As incoming or returning students, every year we are able to reinvent ourselves. Today is not like yesterday. Well, for some it might be, but that is solely your choice. No one is making you go to Clinton every day and sit alone. No one is making you stay in your dorm, day in and day out. We are in an environment where we have choices — so many choices it can be overwhelming sometimes. Open your mind and your heart to the numerous possibilities to be happy and enjoy yourself.
Be sporadic and step out of your comfort zone. Help the person next door, go to a free concert or sit with the kid who’s by his or herself. If you don’t have any friends, put yourself out there and say “hi” to someone. That simple “Hello” can lead to a friendship that lasts for years to come. If you don’t know what to do, maybe go to the activities fair and sign up for a bunch of random things. At the meetings, maybe you’ll realize that the event isn’t for you, but the people who make up the group are awesome. Plattsburgh is a place to try new things. Take advantage of the countless activities happening every day.
Now, once you’ve taken that step to be open to new opportunities, let go of the past. Open your mind to the idea that you might actually enjoy the company of the odd stranger you just met. Try something out, and don’t give up on it so quickly. Everything takes time. New opportunities may be scary. They may be exciting. Actually, it just might be a whole lot of feelings and you can’t put it all in one category. Well, heck, that’s normal, just go with it.
Instead of being what others say you should be, just be what you want to be. At some point, you have to realize that you are in charge of your life. Not your family members. Not your friends. You.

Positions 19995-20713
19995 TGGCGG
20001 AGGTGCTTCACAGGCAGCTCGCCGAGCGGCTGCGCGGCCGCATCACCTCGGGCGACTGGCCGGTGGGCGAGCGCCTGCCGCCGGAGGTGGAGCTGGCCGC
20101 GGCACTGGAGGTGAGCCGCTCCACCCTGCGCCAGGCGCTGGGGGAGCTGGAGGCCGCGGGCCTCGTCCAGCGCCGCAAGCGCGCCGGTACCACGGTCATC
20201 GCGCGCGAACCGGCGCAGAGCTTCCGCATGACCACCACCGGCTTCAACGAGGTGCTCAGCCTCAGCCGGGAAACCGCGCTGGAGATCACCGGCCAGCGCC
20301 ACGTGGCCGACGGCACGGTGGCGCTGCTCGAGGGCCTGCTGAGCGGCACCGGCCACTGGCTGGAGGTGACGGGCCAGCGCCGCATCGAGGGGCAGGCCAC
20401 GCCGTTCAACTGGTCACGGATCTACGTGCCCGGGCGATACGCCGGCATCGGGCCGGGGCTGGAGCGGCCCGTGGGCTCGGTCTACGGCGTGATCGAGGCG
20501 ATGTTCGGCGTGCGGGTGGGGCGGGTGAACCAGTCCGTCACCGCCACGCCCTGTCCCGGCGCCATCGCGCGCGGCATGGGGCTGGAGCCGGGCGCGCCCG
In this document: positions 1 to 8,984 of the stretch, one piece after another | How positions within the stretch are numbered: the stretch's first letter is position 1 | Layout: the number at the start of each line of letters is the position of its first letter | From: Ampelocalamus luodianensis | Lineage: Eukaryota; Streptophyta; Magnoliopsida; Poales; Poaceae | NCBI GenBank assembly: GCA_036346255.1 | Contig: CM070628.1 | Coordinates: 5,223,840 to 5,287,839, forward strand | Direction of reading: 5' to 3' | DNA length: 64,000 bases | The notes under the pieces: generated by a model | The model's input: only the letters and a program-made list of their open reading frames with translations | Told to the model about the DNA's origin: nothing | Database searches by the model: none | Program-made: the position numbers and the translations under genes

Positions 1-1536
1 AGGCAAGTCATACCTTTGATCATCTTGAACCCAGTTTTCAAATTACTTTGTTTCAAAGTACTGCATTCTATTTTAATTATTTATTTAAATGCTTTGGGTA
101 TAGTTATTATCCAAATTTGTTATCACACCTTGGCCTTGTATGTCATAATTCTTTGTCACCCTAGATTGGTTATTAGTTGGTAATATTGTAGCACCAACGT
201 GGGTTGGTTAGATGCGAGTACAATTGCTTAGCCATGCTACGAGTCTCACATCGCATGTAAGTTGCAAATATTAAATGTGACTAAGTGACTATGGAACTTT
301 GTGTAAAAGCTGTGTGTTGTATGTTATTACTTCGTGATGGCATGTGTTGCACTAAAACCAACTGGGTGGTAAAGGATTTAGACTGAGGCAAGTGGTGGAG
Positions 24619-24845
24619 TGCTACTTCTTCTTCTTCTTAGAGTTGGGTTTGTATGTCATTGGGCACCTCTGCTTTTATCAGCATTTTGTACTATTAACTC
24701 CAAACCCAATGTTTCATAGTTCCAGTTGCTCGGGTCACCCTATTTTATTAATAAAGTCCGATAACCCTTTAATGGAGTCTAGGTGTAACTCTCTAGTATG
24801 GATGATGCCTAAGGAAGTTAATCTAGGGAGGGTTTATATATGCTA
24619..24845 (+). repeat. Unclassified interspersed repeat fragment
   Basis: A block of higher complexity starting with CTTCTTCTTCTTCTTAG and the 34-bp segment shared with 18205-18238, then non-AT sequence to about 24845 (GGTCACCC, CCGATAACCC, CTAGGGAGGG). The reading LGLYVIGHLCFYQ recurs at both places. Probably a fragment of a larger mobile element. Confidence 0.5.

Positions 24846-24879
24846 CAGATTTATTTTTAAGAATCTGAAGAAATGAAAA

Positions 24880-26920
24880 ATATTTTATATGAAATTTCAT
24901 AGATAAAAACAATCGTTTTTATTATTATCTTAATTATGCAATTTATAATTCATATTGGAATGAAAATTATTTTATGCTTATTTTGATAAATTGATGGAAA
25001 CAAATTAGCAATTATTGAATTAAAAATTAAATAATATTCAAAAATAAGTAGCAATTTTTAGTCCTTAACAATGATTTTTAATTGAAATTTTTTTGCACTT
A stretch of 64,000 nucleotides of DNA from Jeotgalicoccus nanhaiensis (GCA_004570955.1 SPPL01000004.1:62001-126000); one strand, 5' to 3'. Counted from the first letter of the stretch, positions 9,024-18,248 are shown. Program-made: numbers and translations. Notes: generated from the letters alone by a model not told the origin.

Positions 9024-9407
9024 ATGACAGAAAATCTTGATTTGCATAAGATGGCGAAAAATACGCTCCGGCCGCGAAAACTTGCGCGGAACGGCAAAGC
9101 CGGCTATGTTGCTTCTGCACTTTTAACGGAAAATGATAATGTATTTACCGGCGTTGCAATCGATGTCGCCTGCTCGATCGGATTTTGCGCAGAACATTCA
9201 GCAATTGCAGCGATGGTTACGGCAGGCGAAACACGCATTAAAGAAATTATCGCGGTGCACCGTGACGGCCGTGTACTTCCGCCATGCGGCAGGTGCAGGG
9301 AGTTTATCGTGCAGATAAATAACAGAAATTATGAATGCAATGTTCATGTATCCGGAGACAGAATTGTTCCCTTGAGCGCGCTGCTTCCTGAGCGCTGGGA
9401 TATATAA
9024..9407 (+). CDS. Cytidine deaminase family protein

If you don’t know who you are, which is perfectly normal, just live every day with a positive vibe. At night, go through your day. Think about everything that made you happy. Steven Archer, a Harvard graduate and the leading expert in positivity research, has found that five small changes over the course of thirty days can change how you look at your environment and enable you to see it in a more positive way.
Those simple steps are writing three gratitudes each day, journaling, exercising, meditating and random acts of kindness.
Each day, take out a piece of looseleaf and write three things you’re thankful for. It may be hard at first, but over time you’ll realize there are tons of things to be thankful for that you didn’t even realize. If it makes you uncomfortable to do this practice in front of others, do it in the dorm or somewhere more private.
Journaling can seem overbearing and nonsensical, but it’s about how you interpret it. Writing for 15 minutes about the events that happened that day can be a huge stress relief. In some cases, it might even make you smile because of all the adventurous things you did that day when you stepped out of your comfort zone. Some people like the gym, some do not. If you do or you don’t, that’s fine. But taking a walk to clear your head can really help after that workload of essays you had to write. Exercising doesn’t have to be lifting weights for hours on end and having jelly legs the next day. Going for a walk or simply doing a few crunches can give you a sense of accomplishment and make you feel good.
I saved the best for last. Random acts of kindness have always been my favorite. It’s as simple as it sounds. Give a random person a compliment. It doesn’t matter if you know them or not. The fact is you just might have made their day. Random acts of kindness are only positive vibes given to others. It doesn’t cost anything, and it makes you and others happy. Sometimes knowing that you made someone smile can make you feel even better.
Take chances and make an effort to make your day, along with others’ memorable today and every day.
Email Angie Cipriano at firstname.lastname@example.org